personal program

Juliet

Man Ray
France / 1940 / 4 min.
section: Translucent Being: Man Ray
Czech Premiere
Landers Race
From 1935, Man Ray stayed with friends in the Landes region. The company he kept included personalities such as André Breton and Paul Éluard, the writers of a script called An Attempt at Simulating Cinematic Delirium, from which several scenes were filmed on this very spot. Seven photographs from the shooting were published in the same year in Cahiers d'art. Here, however, we have another movie on the topic of the French version of bullfighting (tauromachie).
personal program

Landers Race

Man Ray
France / 1937 / 9 min.
section: Translucent Being: Man Ray
Czech Premiere
Poison
Swiss artist, painter, writer, and photographer Elisabeth Meret Oppenheim encounters Man Ray in this short film. There is no direction here, we see only insignificant movements – lighting a cigarette, or drinking from a glass. This is the middle of the director’s surrealist period, when his films were successfully presented alongside Un Chien Andalou, Entr’acte, and La Coquille et le Clergyman. In 1933 he made a film about the artist Constantine Brâncuşi that unfortunately was not preserved.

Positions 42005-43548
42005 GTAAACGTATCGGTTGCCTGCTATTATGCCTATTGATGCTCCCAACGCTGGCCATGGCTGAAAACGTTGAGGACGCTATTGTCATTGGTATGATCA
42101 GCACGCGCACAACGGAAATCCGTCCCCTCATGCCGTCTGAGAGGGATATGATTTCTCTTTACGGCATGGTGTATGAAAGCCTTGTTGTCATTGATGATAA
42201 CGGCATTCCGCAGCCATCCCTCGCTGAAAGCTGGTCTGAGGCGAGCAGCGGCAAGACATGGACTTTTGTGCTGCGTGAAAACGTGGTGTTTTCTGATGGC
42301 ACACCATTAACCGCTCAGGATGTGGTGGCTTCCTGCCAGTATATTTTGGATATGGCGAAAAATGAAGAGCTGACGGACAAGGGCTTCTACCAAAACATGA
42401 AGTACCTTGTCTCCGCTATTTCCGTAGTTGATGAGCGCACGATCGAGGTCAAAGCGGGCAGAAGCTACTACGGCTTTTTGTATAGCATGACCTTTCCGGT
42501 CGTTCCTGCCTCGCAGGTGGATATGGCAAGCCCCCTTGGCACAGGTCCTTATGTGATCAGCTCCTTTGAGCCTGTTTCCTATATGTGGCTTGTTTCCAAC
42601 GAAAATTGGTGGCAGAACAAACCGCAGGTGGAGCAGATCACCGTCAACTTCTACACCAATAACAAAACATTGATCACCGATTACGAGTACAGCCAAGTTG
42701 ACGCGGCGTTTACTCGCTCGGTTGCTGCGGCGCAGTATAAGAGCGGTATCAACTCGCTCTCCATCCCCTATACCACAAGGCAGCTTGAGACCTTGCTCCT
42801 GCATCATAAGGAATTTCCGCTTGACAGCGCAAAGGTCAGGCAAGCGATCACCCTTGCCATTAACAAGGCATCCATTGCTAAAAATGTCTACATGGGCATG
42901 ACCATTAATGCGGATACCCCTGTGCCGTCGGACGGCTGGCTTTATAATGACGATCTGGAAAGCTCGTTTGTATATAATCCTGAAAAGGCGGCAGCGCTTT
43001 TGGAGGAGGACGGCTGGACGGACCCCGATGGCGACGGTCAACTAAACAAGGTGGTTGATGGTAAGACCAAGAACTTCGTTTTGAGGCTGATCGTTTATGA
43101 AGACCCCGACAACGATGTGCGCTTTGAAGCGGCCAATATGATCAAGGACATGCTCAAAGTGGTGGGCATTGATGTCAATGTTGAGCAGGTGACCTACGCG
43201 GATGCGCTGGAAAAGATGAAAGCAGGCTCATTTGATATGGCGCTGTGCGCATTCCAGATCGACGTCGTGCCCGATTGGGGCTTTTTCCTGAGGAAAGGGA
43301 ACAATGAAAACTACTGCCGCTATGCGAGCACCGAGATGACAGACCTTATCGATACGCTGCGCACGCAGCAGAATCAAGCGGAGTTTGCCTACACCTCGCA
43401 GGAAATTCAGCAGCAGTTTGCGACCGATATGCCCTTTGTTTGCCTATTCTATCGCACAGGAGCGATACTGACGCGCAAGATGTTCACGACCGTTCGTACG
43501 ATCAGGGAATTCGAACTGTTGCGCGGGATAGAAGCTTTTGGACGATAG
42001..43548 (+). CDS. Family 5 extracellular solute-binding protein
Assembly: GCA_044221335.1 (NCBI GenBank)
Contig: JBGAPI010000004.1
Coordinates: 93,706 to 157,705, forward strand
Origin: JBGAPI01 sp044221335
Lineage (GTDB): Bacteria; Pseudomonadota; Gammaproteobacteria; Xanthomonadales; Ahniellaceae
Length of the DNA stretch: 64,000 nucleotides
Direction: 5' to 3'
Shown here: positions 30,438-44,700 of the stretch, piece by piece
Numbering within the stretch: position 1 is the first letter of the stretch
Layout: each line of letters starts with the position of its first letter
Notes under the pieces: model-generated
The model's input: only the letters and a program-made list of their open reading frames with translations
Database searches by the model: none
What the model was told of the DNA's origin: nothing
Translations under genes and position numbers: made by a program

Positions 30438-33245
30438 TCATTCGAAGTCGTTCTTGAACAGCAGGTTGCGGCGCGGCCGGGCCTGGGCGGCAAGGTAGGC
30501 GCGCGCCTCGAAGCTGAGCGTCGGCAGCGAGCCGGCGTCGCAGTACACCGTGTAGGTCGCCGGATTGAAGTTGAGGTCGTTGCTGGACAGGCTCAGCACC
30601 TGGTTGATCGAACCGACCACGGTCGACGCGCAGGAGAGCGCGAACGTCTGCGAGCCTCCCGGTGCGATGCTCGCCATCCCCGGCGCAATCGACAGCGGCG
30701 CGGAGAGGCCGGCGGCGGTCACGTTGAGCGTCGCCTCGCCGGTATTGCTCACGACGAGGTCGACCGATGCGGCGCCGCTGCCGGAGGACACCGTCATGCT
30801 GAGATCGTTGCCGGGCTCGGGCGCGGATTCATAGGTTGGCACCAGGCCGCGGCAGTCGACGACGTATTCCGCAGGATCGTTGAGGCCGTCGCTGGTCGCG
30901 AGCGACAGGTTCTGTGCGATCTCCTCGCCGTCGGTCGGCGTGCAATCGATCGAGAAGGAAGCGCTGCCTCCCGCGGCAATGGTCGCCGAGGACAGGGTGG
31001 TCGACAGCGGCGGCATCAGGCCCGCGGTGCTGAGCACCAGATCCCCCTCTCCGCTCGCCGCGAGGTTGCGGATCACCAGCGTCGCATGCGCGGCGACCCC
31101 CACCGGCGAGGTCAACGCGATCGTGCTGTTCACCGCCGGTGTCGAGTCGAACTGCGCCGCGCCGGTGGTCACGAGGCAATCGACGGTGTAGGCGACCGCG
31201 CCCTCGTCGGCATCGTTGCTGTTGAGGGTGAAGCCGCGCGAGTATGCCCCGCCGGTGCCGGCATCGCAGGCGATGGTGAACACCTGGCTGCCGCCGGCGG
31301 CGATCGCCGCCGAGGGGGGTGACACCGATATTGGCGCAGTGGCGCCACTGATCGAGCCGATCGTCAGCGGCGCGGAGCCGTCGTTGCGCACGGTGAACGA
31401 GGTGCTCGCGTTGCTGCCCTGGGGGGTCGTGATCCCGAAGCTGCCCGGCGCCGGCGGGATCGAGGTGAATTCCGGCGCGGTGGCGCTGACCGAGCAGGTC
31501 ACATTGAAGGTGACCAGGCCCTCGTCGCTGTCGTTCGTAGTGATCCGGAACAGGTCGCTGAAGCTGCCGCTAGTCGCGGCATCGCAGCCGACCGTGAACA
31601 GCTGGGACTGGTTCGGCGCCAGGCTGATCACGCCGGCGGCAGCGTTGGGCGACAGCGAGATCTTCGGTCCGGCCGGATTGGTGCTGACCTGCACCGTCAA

personal program

Poison

Man Ray
France / 1933 / 3 min.
section: Translucent Being: Man Ray
Czech Premiere
Self-Portrait, Or What We All Lack
Assistant, lover, and muse Lee Miller is the main character of this film, which is one of the few that has been positively identified, because in 1930 Montparnasse magazine published a photo with the description that it is a shot from Man Ray’s upcoming film. This film references to his famous later artwork from 1935 – Porcelain Pipe with Bubble. In other words, this is the film version of the artwork, in which Miller discovers the phallic symbolism of Princesse X, which at the time caused a scandal.
personal program

Self-Portrait, Or What We All Lack

Man Ray
France / 1930 / 11 min.
section: Translucent Being: Man Ray
Czech Premiere
Val-de-Grace Studio
A few quick shots, this time from another Parisian studio at Rue Val-de-Grâce. Here we see hanging one of his most emblematic works of art: A l'heure de l'Observatoire - Les Amoureux. It is interesting to note that Man Ray received Kodachrome color film from Kodak, on which he could shoot at a time when color films were far from common.
personal program

Val-de-Grace Studio

Man Ray
France / 1935 / 2 min.
section: Translucent Being: Man Ray
Czech Premiere
Ministerstvo kultury
Fond kinematografie
Evropská unie
Město Jihlava
Kraj Vysočina
Česká televize
Český rozhlas
Aktuálně.cz
Respekt